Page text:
When it comes to telling a story of the past, few mediums are more powerful than a photograph. From Capa’s Falling Soldier to Tiananman Square’s Tank Man, iconic images have helped us to piece together and visualise historical events in a way that no book or description possibly could. Josef Koudelka, the man behind some of the most important photography and photojournalism from the 1968 Prague Invasion until the present day, has offered an almost unrivalled contribution to Europe’s historical, political and social consciousness.
Josef Koudelka was born in 1938 in Moravia, part of the former Czechoslovakia. He discovered photography at a young age and found freelance work as a photographer on the side, while working as an engineer. It soon became clear that photography was more than just a passion for Koudelka, and in the late 1960s he left his job as an engineer to focus on it full-time. He was living in Prague when the Soviets invaded in 1968, and was one of the few people to capture the events of that day. Shot in black and white, the depth of emotion in the images is startling, evoking bravery, fear, chaos, sorrow and despair. One particularly striking image depicts an elderly man standing in front of a burnt-out apartment block. In his hollow cheeks and desperate expression, observers are reminded of the severity of the events that have just taken place.
Koudelka’s photographs of the Prague invasion caught the attention of Magnum Photos, who published them in British publication The Sunday Times Magazine under the alias ‘PP’ for ‘Prague Photographer’. Soon, these images became the standardised version of events in the eyes of people the world over, and Koudelka – or rather his anonymous alias – was awarded the Overseas Press Club’s Robert Capa Gold Medal. This esteemed award put Koudelka in the same category as Capa; he was now a photographer on the frontline, risking his life to record history.
Some years later, Koudelka sought political asylum in Britain, where he joined forces with Magnum Photos – the agency of which he is still a member today. Over the years, his photos have continued to provide detailed cultural narratives of society’s changing face, particularly in a European context. His photographs provide a visual diary for example, of the historical transition from the former Czechoslovakia to the Czech Republic of today, passing through Nazi and Soviet rule, communism, social republicanism and economic hardship. The story of the modern Czech Republic is a fascinating one, yet the details would have been a great deal hazier without the help of Koudelka and his work.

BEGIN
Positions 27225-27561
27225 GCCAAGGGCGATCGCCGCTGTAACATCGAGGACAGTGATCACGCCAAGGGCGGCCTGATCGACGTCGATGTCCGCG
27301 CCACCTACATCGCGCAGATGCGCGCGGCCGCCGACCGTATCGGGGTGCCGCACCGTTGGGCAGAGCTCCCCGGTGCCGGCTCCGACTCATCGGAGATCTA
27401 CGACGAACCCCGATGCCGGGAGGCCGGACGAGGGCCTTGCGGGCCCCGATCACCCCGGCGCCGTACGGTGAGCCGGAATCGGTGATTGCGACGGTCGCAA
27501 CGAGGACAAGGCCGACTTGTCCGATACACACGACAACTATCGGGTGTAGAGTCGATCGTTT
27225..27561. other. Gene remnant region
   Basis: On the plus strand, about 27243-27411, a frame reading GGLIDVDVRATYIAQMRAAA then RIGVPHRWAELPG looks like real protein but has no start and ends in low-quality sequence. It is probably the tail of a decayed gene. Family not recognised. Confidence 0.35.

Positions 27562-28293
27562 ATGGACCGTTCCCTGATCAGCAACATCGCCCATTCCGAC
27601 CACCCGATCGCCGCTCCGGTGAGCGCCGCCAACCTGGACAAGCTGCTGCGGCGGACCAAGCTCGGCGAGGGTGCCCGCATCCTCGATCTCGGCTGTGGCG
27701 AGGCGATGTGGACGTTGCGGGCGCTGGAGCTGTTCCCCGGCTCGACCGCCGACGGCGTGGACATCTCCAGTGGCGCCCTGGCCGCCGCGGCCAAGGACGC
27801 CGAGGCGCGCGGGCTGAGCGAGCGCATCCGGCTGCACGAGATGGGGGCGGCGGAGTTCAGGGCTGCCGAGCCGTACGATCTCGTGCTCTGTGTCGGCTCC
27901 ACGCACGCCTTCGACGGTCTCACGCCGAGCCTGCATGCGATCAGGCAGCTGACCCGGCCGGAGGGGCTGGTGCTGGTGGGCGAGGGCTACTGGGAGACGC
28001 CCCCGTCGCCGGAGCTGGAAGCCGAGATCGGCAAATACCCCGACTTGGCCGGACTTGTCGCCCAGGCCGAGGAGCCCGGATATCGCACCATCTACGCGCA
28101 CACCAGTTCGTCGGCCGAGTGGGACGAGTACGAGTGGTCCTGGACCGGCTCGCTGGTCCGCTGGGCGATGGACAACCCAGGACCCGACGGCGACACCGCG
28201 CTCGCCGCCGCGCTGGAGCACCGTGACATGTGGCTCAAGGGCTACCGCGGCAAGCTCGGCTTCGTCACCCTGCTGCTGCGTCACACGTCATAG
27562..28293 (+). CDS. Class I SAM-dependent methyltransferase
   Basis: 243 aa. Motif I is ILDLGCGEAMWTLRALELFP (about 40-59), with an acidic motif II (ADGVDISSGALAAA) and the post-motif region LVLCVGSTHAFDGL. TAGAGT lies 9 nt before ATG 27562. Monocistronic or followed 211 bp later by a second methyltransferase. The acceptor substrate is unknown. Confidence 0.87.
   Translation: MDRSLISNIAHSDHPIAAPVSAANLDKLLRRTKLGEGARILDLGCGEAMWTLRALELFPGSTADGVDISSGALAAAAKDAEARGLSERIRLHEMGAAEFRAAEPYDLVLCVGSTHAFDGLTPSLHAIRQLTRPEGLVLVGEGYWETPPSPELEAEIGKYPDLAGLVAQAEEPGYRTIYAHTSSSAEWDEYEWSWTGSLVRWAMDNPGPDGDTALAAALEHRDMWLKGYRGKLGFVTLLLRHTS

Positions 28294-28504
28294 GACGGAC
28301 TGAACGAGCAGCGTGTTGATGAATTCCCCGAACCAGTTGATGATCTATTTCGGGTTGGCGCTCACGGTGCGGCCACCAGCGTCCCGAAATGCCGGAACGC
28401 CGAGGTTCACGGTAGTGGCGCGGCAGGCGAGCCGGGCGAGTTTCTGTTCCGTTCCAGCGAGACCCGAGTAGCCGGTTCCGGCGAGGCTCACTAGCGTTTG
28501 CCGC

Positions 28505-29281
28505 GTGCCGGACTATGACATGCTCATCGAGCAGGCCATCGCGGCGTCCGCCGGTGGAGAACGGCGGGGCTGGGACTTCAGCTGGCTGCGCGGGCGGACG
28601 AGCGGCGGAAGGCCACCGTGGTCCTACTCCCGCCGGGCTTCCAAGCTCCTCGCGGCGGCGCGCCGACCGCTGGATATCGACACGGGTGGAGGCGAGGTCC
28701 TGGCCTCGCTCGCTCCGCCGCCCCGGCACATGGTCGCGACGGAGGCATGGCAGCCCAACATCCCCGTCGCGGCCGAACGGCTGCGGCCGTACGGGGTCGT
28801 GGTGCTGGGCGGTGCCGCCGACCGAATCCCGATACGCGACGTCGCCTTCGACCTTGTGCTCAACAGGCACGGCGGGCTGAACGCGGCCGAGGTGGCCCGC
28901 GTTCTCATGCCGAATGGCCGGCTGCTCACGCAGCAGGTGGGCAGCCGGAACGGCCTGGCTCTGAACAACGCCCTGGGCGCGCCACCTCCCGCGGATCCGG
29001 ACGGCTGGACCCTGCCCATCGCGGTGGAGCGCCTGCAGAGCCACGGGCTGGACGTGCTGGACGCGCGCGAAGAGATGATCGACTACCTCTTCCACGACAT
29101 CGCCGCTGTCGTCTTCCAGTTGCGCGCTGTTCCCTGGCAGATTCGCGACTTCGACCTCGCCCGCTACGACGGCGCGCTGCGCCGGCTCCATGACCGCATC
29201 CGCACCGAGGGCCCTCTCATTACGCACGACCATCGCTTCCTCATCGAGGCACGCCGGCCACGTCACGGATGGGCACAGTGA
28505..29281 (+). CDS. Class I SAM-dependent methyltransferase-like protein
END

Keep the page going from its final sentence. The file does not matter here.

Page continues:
One subject that has received much critical acclaim is Koudelka’s depiction of Roma gypsy communities throughout Europe in the 1960s and 70s. His pictures provided a window into the culture of a community that had yet to be penetrated, and one that carried – and continues to carry – an element of taboo and misunderstanding. One especially striking aspect of this collection is the portrayal of childhood; Koudelka captures the playfulness and innocence that provided mainstream society with an avenue for relating to the gypsy population. One photograph shows three young boys in a field, desperately attempting to flex their muscles for the camera. The photo is light-hearted in its content and aesthetic, but has a great deal to say about the coming of age, gender and bravado.
This collection of photographs explores themes that have become synonymous with the Roma community. Another image underscores the importance of family; an extended group of relatives gathered are around an open coffin, their clothes and expressions dark compared to the ethereal brightness of the body. Another depicts music; three stony-faced and smartly dressed young men play string instruments for a merry crowd. And yet another depicts a deep sense of community; locals are working together to reconstruct a murder scene while the accused stands in front of the camera, almost forgotten amidst the chaos.
To scroll through Koudelka’s portfolio is to see a brief history of the modern age. His later works from the late 1980s to early 2000s document his travels around Europe, capturing the essences of the places where he set foot. There is a photo of the Fallas festival in Valencia – traditionally a festive carnival of colours and music and gaiety – which is offset by the eerie gaze of a female carnival float figure. A man walks through the scene, yet Koudelka has managed to capture the figure in a way that makes the inanimate figure seem like the person, and the man like the caricature. A photograph of a religious pilgrimage in Ireland in the late 1970s could easily be an image of early 20th century farmhands. In short: Koudelka takes the expected and makes it unexpected.
A later era of his photography focuses on industry and changing landscapes. This collection – unlike most of his others – barely features people at all, instead putting the onus on the brutalism of industry against the European landscape. Again, Koudelka does the unexpected, and somehow manages to take the ugliness of industry and create something that is aesthetically pleasing. An image of an opencast mine in Germany takes on the appearance of a Sierra mountain or majestic wave.
Josef Koudelka currently resides in France, where he shows no signs of slowing down; he has recently published a book of photographs depicting the Israeli/Palestinian conflict. As his body of work continues to grow, we can’t help but feel that when it comes to Josef Koudelka, we are witnessing a living legend at work.